Staring at my grandfather, holding my tongue; I need to drink in this hot July. I need to stop and taste each drop of sweat. I need to feel my skin burn crisp in the hot-high sun. I need the July-burning wind, raging maple’s leaves upturned betraying the coming storm. It’s ninety-six degrees at sunrise, it’ll be hundred and four by noon.
Now immersed in the day I walk with the old man out to the edge of the parched and cracking fields of wild berry bushes.
From our vantage point, huddled amongst a massive white stone outcropping, passing a bottle of his blueberry tinged moonshine, we watched the young girls working, picking and talking softly, bending over in their light cotton dresses, a field of pastels against the cloudless blue sky and green of the knee-high bushes.
Looking close, I see the salty-sweet droplets of sweat running rivulets of mud on their skin, and the wet red and blue and yellow bandanas, a feeble, but well meaning defense against the fire in the azure above their heads.
Jimmy B. turned to me, taking the bottle and a long drink he spoke softly—uncharacteristicly softly—saying, “it’s been a hagridden life boy. The whores, the wives, the good church ladies, your grandma; ain’t no cure, boy. Just a hagridden life. All of it, all you heard and read, all the stories and the lies, the bigger the story, the more I lied to make it a bigger lie. It was all fer that and nothin’ else but that and nothin’ more.” He raised his arm and pointed away across the field with the now near empty bottle and the pretty young girls.
“That dead man, down outside town, the one who got runned over by that train. I know’d you heard about it from yer grandma. Me and one of them town boys, we found him there, all cut in two, a bloody goddamn mess. I think he fell out the train drunk and get his ass tangled up in the wheels. He had over a hundred dollars in his purse. Me and the boy, we had a hell of time gettin’ that purse, and he had a gold watch too, and a couple rings. It wasn’t easy work, he was pretty goddamn gruesome, all mangled and bloody and bone stickin’ out. You ever try to pry a ring of a dead man fingers? It’s goddamn gruesome work.”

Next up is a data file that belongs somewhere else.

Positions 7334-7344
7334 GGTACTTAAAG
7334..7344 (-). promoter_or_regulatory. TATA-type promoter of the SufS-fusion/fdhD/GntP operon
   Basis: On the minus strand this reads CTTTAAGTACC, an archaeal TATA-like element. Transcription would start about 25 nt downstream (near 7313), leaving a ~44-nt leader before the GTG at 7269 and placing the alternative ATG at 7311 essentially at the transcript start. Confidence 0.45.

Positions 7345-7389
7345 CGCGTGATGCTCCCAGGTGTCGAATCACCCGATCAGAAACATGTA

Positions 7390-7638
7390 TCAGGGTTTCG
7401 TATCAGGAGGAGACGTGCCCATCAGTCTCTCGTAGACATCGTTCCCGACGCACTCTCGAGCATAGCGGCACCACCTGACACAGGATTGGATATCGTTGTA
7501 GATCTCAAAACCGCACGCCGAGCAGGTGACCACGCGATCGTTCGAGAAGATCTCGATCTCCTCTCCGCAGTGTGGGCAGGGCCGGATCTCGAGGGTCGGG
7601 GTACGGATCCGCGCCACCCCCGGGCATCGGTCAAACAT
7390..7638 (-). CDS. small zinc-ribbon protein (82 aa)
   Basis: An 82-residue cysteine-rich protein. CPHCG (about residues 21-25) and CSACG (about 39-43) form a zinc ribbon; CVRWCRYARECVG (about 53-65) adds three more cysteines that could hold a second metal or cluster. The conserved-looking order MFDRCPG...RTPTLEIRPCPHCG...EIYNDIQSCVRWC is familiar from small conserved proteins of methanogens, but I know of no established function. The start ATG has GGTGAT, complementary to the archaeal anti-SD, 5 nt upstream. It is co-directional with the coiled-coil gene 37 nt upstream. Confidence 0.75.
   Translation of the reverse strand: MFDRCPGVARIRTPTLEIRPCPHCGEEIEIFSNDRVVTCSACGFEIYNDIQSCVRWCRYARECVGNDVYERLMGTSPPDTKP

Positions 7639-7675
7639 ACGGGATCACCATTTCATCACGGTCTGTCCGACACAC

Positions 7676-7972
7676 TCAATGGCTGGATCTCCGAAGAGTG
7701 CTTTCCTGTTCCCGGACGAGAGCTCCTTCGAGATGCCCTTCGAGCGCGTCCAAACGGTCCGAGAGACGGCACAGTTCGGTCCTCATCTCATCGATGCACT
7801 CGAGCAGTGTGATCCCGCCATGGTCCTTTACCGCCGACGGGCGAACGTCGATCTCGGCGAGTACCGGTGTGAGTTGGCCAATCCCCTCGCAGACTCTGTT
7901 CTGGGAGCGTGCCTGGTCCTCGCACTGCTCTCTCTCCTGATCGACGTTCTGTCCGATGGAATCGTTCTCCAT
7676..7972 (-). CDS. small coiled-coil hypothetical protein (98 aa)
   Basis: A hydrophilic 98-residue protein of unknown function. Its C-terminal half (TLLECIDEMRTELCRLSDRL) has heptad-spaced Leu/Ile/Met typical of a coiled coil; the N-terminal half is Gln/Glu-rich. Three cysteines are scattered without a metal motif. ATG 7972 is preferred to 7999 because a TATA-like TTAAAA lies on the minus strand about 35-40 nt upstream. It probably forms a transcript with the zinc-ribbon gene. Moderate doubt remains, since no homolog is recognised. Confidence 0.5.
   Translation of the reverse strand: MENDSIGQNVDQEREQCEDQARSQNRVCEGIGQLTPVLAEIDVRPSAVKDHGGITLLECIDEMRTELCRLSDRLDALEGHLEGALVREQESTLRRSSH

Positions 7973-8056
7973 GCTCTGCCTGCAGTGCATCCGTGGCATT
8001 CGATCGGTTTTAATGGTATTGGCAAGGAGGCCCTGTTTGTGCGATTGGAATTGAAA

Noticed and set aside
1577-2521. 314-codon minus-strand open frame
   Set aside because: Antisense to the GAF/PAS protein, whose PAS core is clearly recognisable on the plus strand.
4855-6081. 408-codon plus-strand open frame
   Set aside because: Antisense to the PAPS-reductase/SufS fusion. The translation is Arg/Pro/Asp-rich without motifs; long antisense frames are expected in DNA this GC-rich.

“Jesus, anyone think they was easy work? I reckoned he was never using the hundred dollars again and his time for usein’ that watch had sure as Hell long passed. It was hard work and he’d started to smell a might, What with all the heat coming off that gravel they use to lay down the railroad ties.”
“I come home and I’m feelin’ like a rich man, with my fifty dollars, my cut of the work, and the gold watch. The town boy couldn’t tell time good, so’s it wasn’t much good to him. He kept the rings. So I come home and I’m happy and proud and I shows yer grandma and she starts hollering and screaming and saying shit like I desecrated the dead, and I’m yelling back I didn’t desecrate no-damn-body, I just stole his money and stuff.”
“But she went runnin on down off the mountain and said she was going to report me for desecratin’ and I had to go hide my half the loot.”
“Pussy-whipped and hagridden. Story my whole goddamn life.”
“I’m not sayin’ it ain’t been fun, some, the preachin’ and the healin’ and the all the money. But now it’s all seems to be catchin’ up and they askin’ a lot of goddamn questions, not about that dead guy. That’s old news, no they’s asking about my preachin’ business and taxes and such, and I stand here, with a good drunk on before noon, and I look out across this field, and I think I could’a figured out a better way.”